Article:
Let's hope that novels and poetry in translation are reviewed more in the mainstream press of the English-speaking countries during 2012.
If you look at the online book pages of the Guardian and Independent in Britain, you are not overwhelmed by the number of translated books. It still appears as if translations are a slightly embarrassing corner of literature, like pornography, that cannot be entirely ignored but shouldn't be highlighted in polite company.
When, for instance, the Independent writes about Norwegian literature, it's only about some legal spat. The Guardian at least has an interview with Norwegian author Dag Solstad, the uncombed Norwegian who appears to be living in Berlin. What's going on in the snowy wastes of Norway itself doesn't appear to interest the press, unless it's another spin-off novel referring to the Breivik massacre.
The print copy of New York books monthly Bookforum for December 2011 has 40-odd pages, many half-filled with adverts. The only serious translated literature articles there are one about Péter Nádas, the Hungarian author and the Belgian-Russian author Victor Serge's "Memoir of a Revolutionary". Hardly any of the adverts sport books written by people in languages other than English.
The NYRB for this month is no better. If there are articles in mainstream American literary publications about European authors and their works, these are very often written by fellow Americans, or the occasional Brit, who can give the safely harmless view. Why don't the Yanks dare to let a few Europeans write things themselves, then translate their views into English? Even the contents for the January 2012 issue promise nothing more pan-European. Europe still appears to be a curiosity shop from which to drag out a few funny books and let Americans review them. Why can't a Pole review an Italian novel, or a Finn one from Catalonia? Why must the nannying opinions of Yanks & Brits be the only ones we hear?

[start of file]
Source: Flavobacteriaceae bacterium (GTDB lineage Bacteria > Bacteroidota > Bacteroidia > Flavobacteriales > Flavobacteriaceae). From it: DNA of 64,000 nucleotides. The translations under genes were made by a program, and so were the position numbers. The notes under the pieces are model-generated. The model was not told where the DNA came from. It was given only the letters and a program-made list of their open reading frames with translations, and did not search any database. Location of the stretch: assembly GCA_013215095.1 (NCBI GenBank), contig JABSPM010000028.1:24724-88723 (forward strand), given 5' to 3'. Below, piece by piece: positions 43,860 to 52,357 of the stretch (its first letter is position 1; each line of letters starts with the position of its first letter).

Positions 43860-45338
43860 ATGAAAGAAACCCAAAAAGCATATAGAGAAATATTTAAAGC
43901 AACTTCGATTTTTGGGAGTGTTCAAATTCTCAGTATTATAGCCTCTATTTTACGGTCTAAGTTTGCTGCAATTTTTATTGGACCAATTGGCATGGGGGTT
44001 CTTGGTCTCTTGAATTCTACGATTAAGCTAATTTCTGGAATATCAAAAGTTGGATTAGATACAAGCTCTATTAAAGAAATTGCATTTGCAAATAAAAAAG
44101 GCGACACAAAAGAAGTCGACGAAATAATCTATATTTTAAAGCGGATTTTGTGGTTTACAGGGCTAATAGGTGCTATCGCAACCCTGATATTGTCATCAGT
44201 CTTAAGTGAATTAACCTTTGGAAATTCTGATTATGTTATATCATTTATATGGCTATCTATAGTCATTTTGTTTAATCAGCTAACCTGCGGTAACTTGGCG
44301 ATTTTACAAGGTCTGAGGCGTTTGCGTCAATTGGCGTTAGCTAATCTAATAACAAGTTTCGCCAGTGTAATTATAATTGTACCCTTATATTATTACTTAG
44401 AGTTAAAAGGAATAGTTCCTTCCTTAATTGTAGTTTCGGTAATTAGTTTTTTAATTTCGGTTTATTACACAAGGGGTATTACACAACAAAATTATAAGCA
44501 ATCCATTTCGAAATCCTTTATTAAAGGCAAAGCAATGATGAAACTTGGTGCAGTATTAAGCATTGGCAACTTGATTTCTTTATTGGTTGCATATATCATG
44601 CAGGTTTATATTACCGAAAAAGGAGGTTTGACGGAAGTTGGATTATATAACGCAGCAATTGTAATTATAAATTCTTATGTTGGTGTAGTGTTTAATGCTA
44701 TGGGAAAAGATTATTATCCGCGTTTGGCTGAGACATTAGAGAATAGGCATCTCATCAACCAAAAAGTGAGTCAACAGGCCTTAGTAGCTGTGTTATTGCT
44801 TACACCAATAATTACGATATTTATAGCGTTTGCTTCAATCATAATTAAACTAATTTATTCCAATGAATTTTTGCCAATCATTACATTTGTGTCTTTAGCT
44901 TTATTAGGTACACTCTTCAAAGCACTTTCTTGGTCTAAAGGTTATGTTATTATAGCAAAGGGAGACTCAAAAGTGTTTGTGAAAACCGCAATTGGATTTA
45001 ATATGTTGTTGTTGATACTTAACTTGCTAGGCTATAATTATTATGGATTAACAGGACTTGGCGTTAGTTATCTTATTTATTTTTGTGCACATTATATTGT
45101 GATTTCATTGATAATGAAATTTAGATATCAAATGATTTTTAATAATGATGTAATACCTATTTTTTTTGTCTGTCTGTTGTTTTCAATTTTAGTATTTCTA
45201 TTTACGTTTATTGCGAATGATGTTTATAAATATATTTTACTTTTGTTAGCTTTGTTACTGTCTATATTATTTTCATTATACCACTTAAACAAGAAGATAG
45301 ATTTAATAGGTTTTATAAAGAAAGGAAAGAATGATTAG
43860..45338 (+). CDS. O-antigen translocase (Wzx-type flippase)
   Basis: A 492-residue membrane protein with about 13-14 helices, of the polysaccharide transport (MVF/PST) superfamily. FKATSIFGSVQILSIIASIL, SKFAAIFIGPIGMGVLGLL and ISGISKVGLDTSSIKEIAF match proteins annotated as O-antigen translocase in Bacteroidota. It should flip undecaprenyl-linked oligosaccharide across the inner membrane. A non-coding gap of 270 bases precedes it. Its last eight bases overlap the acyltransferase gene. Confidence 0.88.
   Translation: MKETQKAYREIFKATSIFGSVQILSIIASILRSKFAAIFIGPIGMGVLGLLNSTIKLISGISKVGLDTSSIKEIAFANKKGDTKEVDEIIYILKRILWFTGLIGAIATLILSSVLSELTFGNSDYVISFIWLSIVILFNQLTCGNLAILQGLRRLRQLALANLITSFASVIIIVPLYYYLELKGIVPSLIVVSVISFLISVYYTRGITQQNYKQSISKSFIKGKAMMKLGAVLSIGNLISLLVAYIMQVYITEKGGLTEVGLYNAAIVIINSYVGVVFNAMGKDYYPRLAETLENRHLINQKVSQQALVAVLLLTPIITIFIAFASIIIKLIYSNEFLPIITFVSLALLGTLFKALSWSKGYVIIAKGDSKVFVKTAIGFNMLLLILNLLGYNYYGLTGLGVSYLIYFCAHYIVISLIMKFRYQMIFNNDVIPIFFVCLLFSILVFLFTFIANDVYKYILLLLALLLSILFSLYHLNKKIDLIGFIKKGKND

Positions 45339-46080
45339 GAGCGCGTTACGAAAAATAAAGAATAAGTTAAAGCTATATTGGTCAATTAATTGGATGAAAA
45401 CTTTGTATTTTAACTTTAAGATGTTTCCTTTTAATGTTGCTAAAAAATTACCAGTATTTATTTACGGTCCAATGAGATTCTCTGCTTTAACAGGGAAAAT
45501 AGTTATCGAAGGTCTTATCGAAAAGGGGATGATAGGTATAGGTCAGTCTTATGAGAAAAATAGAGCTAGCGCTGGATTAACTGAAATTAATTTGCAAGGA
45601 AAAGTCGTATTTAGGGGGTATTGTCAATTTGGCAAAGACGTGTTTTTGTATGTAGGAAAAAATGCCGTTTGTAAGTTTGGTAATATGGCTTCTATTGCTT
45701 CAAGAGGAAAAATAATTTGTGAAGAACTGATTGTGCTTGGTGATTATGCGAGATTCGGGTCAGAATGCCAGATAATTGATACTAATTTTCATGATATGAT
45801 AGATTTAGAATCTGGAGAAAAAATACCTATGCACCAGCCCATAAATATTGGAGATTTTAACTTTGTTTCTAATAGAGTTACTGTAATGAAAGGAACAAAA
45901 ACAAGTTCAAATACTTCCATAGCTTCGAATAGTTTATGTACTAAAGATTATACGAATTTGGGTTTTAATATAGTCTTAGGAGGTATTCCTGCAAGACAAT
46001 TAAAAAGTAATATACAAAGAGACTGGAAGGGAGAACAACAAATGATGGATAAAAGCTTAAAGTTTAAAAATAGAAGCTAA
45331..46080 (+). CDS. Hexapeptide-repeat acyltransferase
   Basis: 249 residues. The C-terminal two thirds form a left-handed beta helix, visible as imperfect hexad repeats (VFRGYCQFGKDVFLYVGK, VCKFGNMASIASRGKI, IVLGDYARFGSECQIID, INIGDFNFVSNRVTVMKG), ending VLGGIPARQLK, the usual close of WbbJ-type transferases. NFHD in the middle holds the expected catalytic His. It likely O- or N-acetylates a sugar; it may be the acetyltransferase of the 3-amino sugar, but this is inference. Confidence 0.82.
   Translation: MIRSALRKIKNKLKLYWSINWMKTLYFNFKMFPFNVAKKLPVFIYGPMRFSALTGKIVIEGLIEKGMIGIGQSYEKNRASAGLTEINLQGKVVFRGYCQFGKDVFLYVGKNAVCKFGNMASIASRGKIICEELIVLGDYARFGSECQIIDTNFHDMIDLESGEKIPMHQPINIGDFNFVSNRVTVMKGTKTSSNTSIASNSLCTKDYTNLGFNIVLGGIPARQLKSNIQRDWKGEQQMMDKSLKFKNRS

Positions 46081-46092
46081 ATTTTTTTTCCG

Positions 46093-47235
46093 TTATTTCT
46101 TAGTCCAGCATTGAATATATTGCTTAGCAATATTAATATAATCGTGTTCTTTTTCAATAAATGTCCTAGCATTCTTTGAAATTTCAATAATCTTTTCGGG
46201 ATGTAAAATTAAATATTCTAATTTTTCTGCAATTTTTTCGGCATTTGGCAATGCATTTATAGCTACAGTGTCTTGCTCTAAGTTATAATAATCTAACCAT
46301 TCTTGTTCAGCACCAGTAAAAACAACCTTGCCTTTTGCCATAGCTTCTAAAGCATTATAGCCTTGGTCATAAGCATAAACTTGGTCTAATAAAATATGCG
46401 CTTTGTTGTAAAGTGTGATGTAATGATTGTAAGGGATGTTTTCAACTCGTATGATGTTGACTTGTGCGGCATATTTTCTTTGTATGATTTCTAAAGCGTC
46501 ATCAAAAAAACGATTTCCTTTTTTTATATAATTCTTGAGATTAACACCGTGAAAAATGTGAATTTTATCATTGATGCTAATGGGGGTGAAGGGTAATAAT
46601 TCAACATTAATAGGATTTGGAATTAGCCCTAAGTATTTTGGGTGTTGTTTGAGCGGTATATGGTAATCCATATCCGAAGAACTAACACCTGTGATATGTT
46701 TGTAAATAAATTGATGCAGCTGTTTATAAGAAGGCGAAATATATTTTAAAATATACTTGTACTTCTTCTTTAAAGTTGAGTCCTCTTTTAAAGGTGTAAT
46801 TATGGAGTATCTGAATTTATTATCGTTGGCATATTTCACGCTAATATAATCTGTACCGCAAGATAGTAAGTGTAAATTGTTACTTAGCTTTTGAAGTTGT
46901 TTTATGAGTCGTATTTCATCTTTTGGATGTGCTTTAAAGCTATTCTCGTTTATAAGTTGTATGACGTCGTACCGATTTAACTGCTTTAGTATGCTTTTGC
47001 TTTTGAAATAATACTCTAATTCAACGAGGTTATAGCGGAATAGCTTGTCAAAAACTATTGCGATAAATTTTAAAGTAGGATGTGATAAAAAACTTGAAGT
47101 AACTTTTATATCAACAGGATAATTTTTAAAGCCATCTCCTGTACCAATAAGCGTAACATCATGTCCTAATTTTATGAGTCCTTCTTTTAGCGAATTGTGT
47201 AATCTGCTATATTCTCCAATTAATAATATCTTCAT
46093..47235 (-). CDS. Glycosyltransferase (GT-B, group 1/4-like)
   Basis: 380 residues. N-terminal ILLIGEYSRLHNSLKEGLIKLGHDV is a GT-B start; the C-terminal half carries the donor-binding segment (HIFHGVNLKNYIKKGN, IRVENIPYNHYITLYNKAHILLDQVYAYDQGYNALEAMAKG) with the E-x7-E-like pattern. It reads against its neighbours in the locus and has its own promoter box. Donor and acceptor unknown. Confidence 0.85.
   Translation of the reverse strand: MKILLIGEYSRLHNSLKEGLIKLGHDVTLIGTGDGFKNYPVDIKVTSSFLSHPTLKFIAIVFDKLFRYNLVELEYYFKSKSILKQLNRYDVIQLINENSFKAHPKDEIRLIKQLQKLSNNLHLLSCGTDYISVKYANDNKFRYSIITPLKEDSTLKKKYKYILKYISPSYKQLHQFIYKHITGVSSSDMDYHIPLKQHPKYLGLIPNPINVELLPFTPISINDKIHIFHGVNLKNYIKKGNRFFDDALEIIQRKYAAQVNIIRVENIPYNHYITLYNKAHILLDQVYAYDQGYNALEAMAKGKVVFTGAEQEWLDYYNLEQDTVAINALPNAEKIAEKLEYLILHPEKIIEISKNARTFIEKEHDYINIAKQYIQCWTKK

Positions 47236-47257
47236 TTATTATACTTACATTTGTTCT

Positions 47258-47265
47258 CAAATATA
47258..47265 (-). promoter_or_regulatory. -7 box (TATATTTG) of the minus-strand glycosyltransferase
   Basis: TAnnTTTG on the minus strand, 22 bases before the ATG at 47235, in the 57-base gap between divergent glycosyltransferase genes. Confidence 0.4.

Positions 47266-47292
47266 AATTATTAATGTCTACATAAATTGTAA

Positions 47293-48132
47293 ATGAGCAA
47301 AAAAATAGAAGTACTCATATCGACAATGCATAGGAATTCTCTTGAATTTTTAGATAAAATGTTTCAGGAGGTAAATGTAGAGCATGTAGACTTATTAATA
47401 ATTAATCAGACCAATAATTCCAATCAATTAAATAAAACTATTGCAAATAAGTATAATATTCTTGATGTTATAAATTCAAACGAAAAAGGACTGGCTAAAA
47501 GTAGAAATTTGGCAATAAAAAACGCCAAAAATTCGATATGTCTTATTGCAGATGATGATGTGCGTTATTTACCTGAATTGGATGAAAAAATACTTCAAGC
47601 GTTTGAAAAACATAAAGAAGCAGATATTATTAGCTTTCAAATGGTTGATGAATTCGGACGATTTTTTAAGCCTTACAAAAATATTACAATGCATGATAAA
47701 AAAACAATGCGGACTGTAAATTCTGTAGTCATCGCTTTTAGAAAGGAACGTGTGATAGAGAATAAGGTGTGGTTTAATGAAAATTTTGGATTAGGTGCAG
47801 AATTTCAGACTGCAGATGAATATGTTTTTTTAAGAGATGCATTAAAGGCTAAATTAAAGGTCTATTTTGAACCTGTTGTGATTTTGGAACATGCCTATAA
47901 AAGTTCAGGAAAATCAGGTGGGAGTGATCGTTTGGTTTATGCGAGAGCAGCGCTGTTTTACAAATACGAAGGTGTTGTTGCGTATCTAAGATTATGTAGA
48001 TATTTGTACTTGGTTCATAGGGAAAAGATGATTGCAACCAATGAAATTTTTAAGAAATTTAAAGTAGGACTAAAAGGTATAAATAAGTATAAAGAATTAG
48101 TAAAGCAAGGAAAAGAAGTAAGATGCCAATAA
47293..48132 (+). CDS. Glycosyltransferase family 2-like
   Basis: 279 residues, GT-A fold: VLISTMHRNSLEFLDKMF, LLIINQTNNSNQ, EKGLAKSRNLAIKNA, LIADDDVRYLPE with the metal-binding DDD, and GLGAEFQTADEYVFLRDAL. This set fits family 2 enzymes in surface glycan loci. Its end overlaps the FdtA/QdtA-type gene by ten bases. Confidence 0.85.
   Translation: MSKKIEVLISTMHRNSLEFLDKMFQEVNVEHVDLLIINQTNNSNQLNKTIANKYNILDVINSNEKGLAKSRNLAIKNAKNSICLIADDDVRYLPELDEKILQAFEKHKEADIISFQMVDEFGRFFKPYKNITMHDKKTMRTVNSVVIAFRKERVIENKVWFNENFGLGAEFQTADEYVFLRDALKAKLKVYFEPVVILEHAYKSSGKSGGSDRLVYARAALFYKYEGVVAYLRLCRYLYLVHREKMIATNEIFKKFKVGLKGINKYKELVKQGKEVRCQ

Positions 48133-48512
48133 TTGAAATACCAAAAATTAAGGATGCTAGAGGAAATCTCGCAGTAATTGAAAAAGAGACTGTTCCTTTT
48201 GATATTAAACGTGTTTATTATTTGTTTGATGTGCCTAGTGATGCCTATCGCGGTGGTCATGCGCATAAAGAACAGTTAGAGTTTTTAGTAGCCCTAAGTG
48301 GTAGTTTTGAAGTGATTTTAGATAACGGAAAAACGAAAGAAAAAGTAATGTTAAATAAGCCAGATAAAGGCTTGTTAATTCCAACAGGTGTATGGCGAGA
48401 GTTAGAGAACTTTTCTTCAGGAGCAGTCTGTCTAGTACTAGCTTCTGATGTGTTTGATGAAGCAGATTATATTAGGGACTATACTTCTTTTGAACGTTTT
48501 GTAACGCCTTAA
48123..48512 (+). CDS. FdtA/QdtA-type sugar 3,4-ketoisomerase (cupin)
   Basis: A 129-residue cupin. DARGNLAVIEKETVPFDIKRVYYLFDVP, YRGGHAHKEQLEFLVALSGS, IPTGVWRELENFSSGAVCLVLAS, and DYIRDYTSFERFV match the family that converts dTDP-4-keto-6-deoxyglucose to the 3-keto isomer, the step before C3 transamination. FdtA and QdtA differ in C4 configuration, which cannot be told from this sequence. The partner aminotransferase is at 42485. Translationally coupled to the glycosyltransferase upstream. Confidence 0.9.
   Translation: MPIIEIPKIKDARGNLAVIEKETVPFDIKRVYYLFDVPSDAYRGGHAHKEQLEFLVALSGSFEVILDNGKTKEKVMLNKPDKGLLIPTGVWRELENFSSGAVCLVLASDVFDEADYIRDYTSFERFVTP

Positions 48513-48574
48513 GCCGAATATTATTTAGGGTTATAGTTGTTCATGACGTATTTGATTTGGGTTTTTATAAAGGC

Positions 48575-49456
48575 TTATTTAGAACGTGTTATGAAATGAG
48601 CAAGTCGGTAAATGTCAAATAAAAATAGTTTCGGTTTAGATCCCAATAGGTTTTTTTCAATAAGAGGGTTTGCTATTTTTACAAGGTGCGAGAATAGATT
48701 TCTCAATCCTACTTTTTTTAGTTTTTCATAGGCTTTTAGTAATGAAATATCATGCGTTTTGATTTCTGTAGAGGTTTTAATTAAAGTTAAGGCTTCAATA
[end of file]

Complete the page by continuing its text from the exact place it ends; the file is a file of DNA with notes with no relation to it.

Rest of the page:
The London Review of Books is more concerned with writing political waffle about Obama. And Brits or Yanks write about Egypt and Leonardo, Senegal and Dickens. Why not let a few Europeans in on the game? I wonder what proportion of the 8,000 book reviews they appear to have online are either by Europeans or discuss translated literature.
Yes, I have to mention the TLS and yes, they have reviewed my translation of those Estonian stories, and they are maybe a bit more aware of the existence of European literature (in the belles lettres sense). But when reviews still mostly cover older writers and one long dead (the Darrieussecq review is another happy exception) you cannot really say that even the TLS is opening our eyes to the very many works of literature being published in Europe - and ignored in the UK.
So I am not very sanguine about any vast improvements during 2012, though it would nice to see a couple of new online or print newspapers that devote more space to European literature. Being Eurocentric is hardly an exercise in introversion, as the Brits and Yanks have, for the most not got that far yet, although the many nations of Europe, let alone those further afield, have great variation and a whole store of literature, impossible to access if all you know is English.